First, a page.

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The Artful Escape is Easy On the Eyes But A chore To Play

The Artful Escape fails to capitalize on its many wonderful ideas and ends up being a depressing disappointment.



Developer: Beethoven & Dinosaur | Publisher: Annapurna Interactive | Genre: Adventure, Music | Platforms: Xbox One, Xbox Series X/S, IOS, PC | | Reviewed on: PC

At a glance, The Artful Escape seems like another masterpiece from publisher Annapurna Interactive. Bursting with uninhibited creativity both in presentation and premise and boasting a remarkable voice cast, this musically themed platformer and adventure game have all the makings of a classic. But sadly, developer Beethoven & Dinosaur fails to take advantage of their novel ideas and the result is a depressingly bland and boring game. 

The Artful Escape begins with promise thanks to its compelling conceit. The story follows fledgling artist Francis Vendetti, nephew to the iconic Johnson Vendetti, a folk singer with more than a few similarities to Bob Dylan. The problem for young Francis is that no one sees him; they only see his uncle. Francis doesn’t like folk music, he doesn’t even like to sing. Instead, he loves shredding on an electric guitar. This creates immediate intrigue as Francis is torn between his passion and the hopes everyone has placed onto him. Wanting to escape but unsure how Francis finds freedom when an intergalactic rocker named Lightman whisks him away to tour the galaxy.

The Artful Escape
Image: Annapurna Interactive

The story has many similarities to works such as Alice in Wonderland and Spirited Away: a fantastical adventure unfolds whereby the protagonist comes to terms with their mundane, but burdensome, inadequacies. So, the basic situation may not be novel, but the presentation and charm certainly are. The Artful Escape oozes punk in everything from its dialogue to its world. There’s an unapologetic whimsy that reminds one of Rick and Morty and Adventure Time. There are no attempts made to explain anything and the game relishes in the absurdity of the infinite. Again, the bones are there for a wonderful story and experience. Unfortunately, The Artful Escape falters both in its story and gameplay.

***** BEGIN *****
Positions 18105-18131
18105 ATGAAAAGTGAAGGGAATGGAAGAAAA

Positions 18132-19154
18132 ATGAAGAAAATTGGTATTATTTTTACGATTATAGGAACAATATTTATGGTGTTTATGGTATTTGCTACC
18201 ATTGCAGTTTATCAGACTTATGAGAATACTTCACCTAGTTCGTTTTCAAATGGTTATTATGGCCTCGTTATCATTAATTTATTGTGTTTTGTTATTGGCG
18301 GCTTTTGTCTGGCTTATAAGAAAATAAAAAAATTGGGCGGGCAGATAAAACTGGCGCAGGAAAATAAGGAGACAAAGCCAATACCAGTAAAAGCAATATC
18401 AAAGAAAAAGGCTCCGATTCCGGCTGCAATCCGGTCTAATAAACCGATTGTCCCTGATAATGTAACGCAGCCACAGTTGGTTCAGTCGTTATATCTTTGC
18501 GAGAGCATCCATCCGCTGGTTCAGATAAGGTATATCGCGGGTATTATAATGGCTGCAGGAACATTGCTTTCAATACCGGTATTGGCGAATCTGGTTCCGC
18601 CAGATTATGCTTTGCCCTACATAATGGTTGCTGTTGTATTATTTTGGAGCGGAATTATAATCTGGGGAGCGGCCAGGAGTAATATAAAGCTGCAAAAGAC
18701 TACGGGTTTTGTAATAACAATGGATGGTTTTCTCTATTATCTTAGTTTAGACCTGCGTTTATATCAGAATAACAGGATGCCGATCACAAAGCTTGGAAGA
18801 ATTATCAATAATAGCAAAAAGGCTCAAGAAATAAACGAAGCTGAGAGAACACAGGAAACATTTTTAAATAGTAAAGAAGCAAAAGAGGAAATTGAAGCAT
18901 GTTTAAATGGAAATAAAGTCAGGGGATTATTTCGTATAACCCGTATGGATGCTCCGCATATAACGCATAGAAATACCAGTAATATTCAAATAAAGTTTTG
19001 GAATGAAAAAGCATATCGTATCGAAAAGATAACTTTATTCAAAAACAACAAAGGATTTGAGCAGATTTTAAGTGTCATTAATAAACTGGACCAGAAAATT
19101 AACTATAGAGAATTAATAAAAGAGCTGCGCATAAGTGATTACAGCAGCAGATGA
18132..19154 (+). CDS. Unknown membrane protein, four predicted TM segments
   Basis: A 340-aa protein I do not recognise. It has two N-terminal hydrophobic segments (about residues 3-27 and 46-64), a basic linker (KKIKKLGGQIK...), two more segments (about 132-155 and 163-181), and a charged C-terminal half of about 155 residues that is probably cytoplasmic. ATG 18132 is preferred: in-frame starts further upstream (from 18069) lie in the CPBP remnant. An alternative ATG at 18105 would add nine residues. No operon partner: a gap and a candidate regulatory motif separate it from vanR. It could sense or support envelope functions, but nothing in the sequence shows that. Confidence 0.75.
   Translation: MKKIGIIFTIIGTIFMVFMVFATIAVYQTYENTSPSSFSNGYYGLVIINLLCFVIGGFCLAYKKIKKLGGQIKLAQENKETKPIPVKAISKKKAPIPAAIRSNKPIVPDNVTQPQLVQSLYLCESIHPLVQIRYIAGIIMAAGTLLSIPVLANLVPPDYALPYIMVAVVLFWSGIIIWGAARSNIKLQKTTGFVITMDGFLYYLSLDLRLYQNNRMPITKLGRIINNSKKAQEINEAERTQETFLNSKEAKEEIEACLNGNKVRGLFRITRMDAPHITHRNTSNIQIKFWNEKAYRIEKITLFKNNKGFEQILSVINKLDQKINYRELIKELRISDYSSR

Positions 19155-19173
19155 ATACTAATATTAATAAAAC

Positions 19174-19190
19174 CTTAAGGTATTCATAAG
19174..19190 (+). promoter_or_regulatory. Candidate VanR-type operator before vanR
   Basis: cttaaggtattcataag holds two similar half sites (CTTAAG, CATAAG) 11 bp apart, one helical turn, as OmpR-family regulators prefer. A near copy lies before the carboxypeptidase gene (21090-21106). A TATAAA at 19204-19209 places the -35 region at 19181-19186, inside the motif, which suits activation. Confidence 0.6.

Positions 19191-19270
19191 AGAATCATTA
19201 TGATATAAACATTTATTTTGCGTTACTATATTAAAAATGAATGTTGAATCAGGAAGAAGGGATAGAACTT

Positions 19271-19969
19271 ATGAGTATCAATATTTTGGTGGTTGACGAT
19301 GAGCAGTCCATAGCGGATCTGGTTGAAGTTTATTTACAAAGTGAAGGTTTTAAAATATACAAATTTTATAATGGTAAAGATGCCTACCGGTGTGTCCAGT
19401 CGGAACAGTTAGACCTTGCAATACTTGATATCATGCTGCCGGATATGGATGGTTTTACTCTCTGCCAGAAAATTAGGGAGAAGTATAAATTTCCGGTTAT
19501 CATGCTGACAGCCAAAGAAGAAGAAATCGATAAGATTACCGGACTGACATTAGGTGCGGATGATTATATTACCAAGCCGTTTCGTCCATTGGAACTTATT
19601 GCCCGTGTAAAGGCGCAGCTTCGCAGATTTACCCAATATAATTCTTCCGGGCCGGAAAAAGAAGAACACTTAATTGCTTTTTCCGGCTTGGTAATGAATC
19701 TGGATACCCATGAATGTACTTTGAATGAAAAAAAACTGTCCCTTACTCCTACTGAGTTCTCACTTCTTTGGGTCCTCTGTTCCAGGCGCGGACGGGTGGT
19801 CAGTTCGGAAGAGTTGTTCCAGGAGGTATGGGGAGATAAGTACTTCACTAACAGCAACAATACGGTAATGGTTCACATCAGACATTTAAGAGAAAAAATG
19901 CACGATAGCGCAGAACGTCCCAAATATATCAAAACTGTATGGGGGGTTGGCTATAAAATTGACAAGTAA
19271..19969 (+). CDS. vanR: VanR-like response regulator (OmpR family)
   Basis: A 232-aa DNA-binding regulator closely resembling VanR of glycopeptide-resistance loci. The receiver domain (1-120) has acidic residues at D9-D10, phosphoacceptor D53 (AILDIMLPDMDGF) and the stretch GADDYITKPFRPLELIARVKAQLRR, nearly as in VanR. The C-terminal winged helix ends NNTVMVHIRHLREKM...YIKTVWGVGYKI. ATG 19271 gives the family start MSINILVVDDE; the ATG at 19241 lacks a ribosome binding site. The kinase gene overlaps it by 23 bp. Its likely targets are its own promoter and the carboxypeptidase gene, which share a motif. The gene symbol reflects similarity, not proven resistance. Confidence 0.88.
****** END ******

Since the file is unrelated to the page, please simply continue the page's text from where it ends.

The Artful Escape’s narrative has appeal, containing witty dialogue and excellent voice acting, but it is bereft of soul. Francis’ journey to self-acceptance lacks the human struggle that makes similar stories, like Spirited Away, so resonant. From the get go, everyone who hears Francis play electric guitar loves him. When he travels the galaxy, everyone tells him how awesome he is. No one challenges him to accept limitation or the inevitability of failure.

The Artful Escape
Image: Annapurna Interactive

There are references to complexity through Lightman, who’s a shadow of his former self and feels his talent fading, but it comes across as mere lip-service, never actually wrestling with the painful implications. The result is an empty power fantasy that lacks any sense of drama or stakes. It’s especially unfortunate because the writers clearly have insight and talent. There are a couple of moments in the game, especially early on, that is outright profound. A conversation Francis has with an alien entity about the burden of names is something I’ll always remember. It’s a pity such thoughtfulness is lost by the time The Artful Escape comes to its generic, easy ending.